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  • Being active in student organisations
  • Time management and workload
  • Academic content of the programme
  • Teaching style and exams
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My choice

I chose my study programme based on the wish to combine business know-how with social science. CBS excited me because it included more actual data collection and research than many other institutions; I saw this as an opportunity to apply theories to reality before entering the job market.

I had not expected the programme to be as academic as it was, and I was (not unpleasantly) surprised by how our professors truly were immersed in the world of academia. As a business school CBS may give the impression that all the lecturers will be start-up gurus or stockbrokers, but this is not the case at all. These individuals you will also find within the environment of CBS, but will have to be sought out in your own time and through your own engagement.

Finally, I had heard rumours that CBS was quite competitive, and while I believe this may be true for some programmes it is not at all my experience. BSc. Soc has a very communal atmosphere, possibly because we are a relatively small cohort. My experience is that my fellow students are very helpful and that we all work together in a supportive manner. This attitude I believe is something special that our programme has to offer.

My programme

BSc. Soc (as we call it) has been challenging and unique in several ways:

  • It is very focused on methods; i.e. how and why research is conducted. We go through qualitative and quantitative method courses, and mixed methods. This has made me quite critical towards all forms of statistics (e.g. advertisement, political claims, casual conversation, etc.).
  • We conduct our own research from the second year, which is a fun opportunity to shape your own projects and truly understand how the theories from class works.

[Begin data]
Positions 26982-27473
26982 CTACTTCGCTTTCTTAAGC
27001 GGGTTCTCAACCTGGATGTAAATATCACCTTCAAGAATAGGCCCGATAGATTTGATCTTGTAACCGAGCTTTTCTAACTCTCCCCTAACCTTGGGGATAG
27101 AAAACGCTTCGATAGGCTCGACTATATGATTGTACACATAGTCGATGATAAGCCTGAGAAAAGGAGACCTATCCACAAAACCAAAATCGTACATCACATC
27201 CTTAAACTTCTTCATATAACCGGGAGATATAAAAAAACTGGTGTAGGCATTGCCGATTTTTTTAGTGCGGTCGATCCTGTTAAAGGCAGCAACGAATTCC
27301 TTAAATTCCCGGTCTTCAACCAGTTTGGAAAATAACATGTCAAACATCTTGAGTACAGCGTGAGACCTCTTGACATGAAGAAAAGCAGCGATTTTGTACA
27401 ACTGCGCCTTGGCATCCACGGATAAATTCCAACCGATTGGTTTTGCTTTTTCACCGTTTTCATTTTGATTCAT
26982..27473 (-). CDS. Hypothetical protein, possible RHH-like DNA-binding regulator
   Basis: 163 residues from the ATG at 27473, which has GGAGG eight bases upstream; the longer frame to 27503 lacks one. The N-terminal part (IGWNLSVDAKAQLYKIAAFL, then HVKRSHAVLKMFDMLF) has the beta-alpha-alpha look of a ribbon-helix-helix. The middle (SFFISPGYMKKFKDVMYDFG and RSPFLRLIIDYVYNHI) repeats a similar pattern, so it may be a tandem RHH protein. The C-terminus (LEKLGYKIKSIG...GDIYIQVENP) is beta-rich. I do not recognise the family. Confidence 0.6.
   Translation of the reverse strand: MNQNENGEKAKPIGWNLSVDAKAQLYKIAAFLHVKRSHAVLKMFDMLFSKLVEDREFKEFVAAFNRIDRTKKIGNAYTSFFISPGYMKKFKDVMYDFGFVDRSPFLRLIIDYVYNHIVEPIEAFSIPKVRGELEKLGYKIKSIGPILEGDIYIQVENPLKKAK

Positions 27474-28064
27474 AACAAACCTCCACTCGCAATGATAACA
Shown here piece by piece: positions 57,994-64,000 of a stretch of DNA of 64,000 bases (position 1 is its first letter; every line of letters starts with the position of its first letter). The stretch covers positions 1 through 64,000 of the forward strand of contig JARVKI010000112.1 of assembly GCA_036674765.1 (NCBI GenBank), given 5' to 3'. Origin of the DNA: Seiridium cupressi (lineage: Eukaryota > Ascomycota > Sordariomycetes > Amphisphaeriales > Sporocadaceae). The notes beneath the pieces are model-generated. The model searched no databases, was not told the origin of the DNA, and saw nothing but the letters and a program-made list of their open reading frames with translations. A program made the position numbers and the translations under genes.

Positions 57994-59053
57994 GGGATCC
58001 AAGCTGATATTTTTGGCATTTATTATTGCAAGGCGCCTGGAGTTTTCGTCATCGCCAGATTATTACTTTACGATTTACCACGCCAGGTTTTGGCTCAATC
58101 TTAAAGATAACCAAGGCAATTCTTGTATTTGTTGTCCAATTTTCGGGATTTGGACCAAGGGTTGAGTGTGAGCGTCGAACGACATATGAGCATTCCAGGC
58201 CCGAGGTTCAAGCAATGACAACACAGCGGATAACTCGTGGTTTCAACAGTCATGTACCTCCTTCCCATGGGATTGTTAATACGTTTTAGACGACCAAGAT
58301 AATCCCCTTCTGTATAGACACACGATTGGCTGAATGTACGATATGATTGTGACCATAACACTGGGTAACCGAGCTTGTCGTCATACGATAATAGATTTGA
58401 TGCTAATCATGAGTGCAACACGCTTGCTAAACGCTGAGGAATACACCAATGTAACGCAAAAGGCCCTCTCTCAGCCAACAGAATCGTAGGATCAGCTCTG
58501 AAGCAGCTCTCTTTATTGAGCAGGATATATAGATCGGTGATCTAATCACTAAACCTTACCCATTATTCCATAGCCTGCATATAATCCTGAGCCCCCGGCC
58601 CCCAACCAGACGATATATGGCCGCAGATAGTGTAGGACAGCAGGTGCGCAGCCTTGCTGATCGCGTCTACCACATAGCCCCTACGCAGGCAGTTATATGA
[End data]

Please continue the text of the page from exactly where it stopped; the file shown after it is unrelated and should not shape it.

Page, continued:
• There are several interdisciplinary exams (even from the first), which means that we are challenged to see connections between all subjects; also those which do not seem naturally correlated. This challenge has helped me stop seeing our subjects as individual courses, but rather see the world from many different perspectives. Furthermore, this forces us all to be reflective and open-minded.

So far I have found the course to be most relevant in management and consulting work; because both of these fields require reflections and comprehensive overviews, and this is exactly what BSc. Soc supplies.

My advice

1
Choose your programme based on what you want to LEARN. University is voluntary, and no one is going to force you to do your homework. It should no longer be about getting good grades, but understanding your courses. Having a passionate interest in your curriculum can be crucial for your own motivation.

2
Make sure you are ready to study. Taking a gap year or more may seem like a long time now, but when considering your entire lifespan it is a small investment (that could have a huge impact on your enthusiasm at university).

3
If you do decide to study at CBS join the intro weeks and cabin trip! This is a tradition at all Danish university that will really help you get to know your classmates.